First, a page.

Carl Parkes writes the Southeast Asia Handbook Moon Handbooks: Southeast Asia (3rd Ed.) for Moon guides, as well as Moon country guides for Thailand Moon Handbooks: Thailand (3rd Ed.), Singapore the Philippines Moon Handbooks: Philippines (3rd Ed.). He also contributes reviews and profiles to Reed Travel Group and Weissmann Travel Reports. His latest book, National Geographic Traveler’s Thailand will be released in spring of 2001. He lives in San Francisco.
How did you get started traveling?
My father was in the U.S. Air Force and we traveled extensively during my childhood to California, Alabama, Nebraska, Utah, Colorado and Japan. I continued my travels after graduation in Economics from UC Santa Barbara in 1973.
How did you get started writing?
In 1979, on a one-year backpacking trip around Asia, I bumped into Bill Dalton in Singapore at a budget hotel on Bencoolen Street. Bill had recently founded Moon Publications, based on his groundbreaking Indonesia Handbook. Dalton and I become close friends and it was 8 years later that I proposed my first travel guidebook to SE Asia. After inspection by Bill’s first editor, we signed a contract and I began work on the 800-page guidebook. So you might say it was a personal connection and just plain good luck that led to my career as a travel writer.
What do you consider your big “break” as a travel writer?
Aside from that chance meeting in Singapore with Bill Dalton in1979, I’d say it was twice winning the Lowell Thomas Award for travel guidebook of the year. I also have high hopes for my forthcoming guidebook to Thailand for National Geographic.
As a traveler and fact/story-gatherer, what is your biggest challenge on the road?
The extreme heat and rain of SE Asia can make daily research a difficult assignment, as well as the need to constantly return to the same destinations to check the same research material. Bangkok may be one of the world’s great cities, but it loses some of its charm and character after the 50th visit. I now mostly get excited about visiting remote, untouched villages in the more mountainous areas of SE Asia.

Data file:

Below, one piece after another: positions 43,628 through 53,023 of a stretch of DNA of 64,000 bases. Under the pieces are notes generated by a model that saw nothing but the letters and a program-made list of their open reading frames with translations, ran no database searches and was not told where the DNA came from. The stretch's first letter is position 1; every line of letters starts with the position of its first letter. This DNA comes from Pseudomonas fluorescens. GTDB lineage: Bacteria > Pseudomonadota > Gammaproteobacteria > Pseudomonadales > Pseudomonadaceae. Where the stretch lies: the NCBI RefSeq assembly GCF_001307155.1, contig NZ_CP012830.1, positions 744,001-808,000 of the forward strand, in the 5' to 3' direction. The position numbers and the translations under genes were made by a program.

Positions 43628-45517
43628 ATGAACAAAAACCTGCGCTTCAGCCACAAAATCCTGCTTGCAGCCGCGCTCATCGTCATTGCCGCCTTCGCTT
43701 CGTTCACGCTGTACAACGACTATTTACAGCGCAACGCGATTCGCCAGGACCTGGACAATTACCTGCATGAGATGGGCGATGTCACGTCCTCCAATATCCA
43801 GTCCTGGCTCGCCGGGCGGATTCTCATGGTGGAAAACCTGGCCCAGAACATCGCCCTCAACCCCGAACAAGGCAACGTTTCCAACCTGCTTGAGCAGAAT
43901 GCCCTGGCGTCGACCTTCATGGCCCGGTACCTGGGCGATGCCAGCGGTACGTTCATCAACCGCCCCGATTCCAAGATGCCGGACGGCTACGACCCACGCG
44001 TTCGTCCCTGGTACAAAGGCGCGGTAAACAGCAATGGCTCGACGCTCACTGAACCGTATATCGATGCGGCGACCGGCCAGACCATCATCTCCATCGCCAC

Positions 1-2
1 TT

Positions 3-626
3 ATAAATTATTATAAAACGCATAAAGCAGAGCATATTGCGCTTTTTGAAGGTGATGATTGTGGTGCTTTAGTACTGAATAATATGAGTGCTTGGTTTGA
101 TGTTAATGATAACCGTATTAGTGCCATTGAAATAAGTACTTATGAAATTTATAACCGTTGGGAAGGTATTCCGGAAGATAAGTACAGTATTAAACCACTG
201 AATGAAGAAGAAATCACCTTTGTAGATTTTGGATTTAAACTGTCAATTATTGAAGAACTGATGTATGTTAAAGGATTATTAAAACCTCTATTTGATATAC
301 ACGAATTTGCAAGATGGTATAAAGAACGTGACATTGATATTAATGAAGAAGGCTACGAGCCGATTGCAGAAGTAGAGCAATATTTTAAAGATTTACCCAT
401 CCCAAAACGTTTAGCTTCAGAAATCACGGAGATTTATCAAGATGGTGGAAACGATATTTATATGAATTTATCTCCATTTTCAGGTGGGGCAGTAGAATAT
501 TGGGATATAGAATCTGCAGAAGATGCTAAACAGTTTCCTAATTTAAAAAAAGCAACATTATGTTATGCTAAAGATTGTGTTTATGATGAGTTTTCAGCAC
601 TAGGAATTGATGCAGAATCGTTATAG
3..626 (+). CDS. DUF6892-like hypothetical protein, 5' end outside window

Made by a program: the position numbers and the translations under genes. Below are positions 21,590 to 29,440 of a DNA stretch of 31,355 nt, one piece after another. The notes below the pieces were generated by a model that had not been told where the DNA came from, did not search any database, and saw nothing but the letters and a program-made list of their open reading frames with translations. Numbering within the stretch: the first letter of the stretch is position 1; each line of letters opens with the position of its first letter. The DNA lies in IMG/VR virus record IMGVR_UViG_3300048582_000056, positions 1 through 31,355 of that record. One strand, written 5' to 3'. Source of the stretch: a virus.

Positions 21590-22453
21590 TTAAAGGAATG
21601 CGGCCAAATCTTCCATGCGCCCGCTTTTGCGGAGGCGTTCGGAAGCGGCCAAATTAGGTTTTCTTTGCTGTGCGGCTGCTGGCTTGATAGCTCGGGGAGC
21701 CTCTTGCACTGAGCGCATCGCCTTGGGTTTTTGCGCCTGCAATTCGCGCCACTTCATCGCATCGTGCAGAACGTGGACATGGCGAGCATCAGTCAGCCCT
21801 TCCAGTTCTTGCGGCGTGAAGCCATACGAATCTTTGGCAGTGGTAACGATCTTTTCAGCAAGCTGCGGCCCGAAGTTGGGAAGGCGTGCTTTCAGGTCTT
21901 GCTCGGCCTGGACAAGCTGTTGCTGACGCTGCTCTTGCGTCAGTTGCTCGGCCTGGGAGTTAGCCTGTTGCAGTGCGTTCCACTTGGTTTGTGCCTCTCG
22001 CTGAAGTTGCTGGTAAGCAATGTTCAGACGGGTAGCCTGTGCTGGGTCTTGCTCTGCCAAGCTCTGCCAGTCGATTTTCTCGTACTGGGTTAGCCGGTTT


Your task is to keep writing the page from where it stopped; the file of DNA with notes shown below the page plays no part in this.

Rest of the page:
What is your biggest challenge in the writing process?
Procrastination. I tend to find a million things to occupy my time rather than turn on the computer and get to work. However, once I’ve started a new chapter, then everything seems to fall into place. Another problem is that my cat enjoys sleeping in my lap, and it’s tough to get much writing accomplished when a furry creature is hogging my keyboard.
What is your biggest challenge from a business standpoint? Editors? Finanaces? Promotion?
Editors seem to come and go with the seasons and I rarely let their erratic quirks bother me with the writing process. I’ve managed to support myself for over a decade as a freelance travel writer, so I can’t really complain too loudly about my finances. Work seems to fall into my lap on a fairly regular basis and I’ve never had to go out searching for new job assignments. The lack of truly comprehensive promotion and book distribution from Moon Publications is certainly my largest source of frustration, as there’s nothing more discouraging that visiting bookstores that don’t carry your books.
Do you do other work to make ends meet?
I’ve lectured and been compensated on several cruise ships around SE Asia and occasionally make paid lectures and personal appearances here in the Bay Area. But 95% of my income remains royalties from Moon Publications, flat fee payments from companies such as National Geographic, and assignments from trade publications such as Reed Travel/Star Service and Weissmann Travel Reports.
What travel authors or books might you recommend and/or have influenced you?
I’ve never bothered reading any books about the mechanics of travel writing or writing in general, but am largely a self-taught writer as it’s not really necessary to be a Hemingway when it comes to writing travel guidebooks. A better idea is to read the great contemporary travel writers (Paul Theroux, Pico Iyer, etc.) for inspiration and instructions on the craft of writing.
What advice and/or warnings would you give to someone who is considering going into travel writing?
Very, very few people here in the United States are able to support themselves as a freelance travel writer. I’d say that most writers are actually housewives who have working husbands to support their hobby. But you must start small (stories for local newspapers), keep the day job, and slowly work yourself up into better paying jobs such as magazines and perhaps travel guidebooks. Be sure to write about destinations you love, since you might find yourself married to that destination for the rest of your life! Develop good relations with your editors and try to make most of your deadlines. Above all, enjoy your travels and your small successes, which may lead someday to real recognition and adequate monetary rewards.
What is the biggest reward of life as a travel writer?
To be a creative and free individual living in the great city of San Francisco, with plenty of time exploring the wonderful world of SE Asia.